— Sonia Bashir 🔥📸 (@SoniaBashir_) June 28, 2018
The 2018 Strawberry Moon was particularly exciting, as it arrived during Saturn’s annual “opposition”—the day Earth passes between the Sun and the ringed planet.
Thought to have formed some 4.51 billion years ago from debris left over after an impact between Earth and a Mars-sized body called Theia, the Moon is the second-brightest regularly visible celestial object—after the sun.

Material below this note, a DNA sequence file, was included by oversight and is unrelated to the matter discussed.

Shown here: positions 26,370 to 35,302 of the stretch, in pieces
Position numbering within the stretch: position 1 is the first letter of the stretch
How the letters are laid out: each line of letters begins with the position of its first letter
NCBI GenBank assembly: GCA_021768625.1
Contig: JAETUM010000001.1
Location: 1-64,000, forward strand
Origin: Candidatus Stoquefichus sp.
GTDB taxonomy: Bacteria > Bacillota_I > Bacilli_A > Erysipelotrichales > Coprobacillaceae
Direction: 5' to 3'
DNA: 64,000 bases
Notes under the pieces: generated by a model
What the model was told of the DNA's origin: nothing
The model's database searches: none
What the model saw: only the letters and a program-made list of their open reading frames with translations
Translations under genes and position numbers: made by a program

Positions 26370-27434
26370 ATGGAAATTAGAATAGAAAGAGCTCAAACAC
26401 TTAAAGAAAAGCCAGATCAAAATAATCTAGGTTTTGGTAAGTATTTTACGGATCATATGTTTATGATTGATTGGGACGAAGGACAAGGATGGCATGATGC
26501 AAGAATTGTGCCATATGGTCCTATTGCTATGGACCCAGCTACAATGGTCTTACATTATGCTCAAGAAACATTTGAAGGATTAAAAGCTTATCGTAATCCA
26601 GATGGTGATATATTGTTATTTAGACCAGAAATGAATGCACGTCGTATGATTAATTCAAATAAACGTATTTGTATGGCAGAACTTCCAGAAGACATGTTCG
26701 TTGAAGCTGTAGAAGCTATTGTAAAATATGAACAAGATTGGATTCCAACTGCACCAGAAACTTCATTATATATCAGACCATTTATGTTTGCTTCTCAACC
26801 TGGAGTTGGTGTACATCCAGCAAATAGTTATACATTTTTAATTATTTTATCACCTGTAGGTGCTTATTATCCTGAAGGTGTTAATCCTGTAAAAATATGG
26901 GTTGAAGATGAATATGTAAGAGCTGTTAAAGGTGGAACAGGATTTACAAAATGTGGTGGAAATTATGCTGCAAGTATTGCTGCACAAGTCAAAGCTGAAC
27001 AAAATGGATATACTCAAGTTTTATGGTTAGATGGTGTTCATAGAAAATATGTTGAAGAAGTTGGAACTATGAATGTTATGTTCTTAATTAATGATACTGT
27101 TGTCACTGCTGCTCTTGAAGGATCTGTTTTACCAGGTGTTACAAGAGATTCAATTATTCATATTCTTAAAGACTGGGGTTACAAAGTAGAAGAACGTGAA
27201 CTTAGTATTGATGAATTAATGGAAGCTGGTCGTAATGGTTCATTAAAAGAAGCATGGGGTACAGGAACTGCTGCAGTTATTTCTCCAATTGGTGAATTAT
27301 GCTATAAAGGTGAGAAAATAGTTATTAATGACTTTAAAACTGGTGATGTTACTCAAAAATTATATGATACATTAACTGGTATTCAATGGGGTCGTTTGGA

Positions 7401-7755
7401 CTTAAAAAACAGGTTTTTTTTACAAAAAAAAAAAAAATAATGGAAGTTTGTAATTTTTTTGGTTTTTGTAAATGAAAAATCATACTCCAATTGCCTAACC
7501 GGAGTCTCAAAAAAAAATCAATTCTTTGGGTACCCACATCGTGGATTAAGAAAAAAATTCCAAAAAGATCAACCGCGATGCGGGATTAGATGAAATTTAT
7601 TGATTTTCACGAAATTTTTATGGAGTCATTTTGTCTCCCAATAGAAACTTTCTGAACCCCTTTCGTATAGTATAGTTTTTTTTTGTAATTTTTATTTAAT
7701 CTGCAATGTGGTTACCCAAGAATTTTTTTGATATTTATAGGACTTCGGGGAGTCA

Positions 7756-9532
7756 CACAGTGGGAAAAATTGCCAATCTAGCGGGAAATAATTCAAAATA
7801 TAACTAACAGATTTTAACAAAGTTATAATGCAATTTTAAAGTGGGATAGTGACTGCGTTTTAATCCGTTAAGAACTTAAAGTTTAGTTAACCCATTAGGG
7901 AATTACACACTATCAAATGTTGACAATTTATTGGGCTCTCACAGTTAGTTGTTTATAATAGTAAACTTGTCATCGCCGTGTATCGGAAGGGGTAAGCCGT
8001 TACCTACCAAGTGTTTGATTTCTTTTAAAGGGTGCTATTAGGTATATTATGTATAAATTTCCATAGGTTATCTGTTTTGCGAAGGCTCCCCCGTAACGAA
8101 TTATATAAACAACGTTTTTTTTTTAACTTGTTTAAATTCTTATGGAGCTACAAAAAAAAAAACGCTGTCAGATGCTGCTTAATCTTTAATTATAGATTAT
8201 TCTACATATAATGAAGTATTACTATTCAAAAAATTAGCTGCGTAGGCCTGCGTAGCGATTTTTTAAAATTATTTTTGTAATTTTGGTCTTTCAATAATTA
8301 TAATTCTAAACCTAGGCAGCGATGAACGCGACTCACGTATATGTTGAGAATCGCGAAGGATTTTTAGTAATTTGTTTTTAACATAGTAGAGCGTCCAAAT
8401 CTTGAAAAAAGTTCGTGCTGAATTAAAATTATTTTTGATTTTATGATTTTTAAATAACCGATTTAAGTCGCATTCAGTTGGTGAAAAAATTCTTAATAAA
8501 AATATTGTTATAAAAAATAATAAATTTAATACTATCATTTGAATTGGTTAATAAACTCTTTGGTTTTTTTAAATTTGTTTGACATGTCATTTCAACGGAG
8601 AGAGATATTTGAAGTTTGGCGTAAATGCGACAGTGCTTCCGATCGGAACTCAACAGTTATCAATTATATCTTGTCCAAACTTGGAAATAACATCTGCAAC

While the Moon itself does not radiate light, its dark surface reflects the sun’s rays at various times of day, making it a convenient timepiece; some of the earliest calendars were based on the Moon’s periods of waxing and waning.
— Max Guliani (@maximusupinNYc) June 29, 2018
Strawberry Moonrise video behind @Ely_Cathedral tonight, a little clearer than last night #StrawberryMoon @SpottedInEly @ElyIslandPie @visitely @thisiselycambs @HeartCambs @EastCambs @BBCWthrWatchers @ChrisPage90 @lizzieweather @JonestheNews @BBCLookEast @itvanglia pic.twitter.com/NBUjAaT3TZ
— Andrew Sharpe (@SharpeImages_UK) June 28, 2018